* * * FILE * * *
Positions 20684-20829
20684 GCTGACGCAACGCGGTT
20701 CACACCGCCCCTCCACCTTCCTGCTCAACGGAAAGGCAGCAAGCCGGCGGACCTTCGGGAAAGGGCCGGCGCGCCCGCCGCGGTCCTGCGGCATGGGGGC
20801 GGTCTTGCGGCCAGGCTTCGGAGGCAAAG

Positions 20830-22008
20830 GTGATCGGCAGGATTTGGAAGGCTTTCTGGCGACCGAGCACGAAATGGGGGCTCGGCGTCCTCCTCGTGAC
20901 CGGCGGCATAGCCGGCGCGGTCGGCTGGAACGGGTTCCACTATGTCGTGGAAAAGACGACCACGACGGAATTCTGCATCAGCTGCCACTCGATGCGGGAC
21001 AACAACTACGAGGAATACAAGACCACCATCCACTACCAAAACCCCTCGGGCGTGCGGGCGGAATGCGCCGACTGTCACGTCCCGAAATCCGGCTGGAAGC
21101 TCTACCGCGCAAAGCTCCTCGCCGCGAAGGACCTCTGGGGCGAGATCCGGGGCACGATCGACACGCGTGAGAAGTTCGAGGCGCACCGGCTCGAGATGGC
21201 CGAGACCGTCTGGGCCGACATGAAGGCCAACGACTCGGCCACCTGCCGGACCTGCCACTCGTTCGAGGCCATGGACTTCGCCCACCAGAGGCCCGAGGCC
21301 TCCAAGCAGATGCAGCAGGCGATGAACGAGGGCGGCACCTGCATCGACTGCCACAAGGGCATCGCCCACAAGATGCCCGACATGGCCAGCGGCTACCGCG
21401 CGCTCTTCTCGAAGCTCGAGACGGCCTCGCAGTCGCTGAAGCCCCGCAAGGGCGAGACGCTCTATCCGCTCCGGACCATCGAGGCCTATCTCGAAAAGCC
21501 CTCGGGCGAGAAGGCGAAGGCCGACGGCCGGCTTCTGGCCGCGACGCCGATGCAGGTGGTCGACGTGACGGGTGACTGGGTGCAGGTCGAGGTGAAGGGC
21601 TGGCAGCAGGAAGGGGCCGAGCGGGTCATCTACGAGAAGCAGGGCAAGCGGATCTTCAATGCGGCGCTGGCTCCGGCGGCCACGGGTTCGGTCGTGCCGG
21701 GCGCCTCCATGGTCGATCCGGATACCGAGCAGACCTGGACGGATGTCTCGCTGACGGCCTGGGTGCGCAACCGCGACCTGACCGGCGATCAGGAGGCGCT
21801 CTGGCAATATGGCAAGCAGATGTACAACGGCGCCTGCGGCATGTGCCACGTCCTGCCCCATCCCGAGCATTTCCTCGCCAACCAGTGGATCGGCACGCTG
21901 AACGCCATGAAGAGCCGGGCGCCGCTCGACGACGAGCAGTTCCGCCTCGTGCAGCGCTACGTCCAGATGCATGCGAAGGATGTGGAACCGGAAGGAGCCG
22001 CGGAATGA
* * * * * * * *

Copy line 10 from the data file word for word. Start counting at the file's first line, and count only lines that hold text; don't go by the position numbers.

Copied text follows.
21201 CGAGACCGTCTGGGCCGACATGAAGGCCAACGACTCGGCCACCTGCCGGACCTGCCACTCGTTCGAGGCCATGGACTTCGCCCACCAGAGGCCCGAGGCC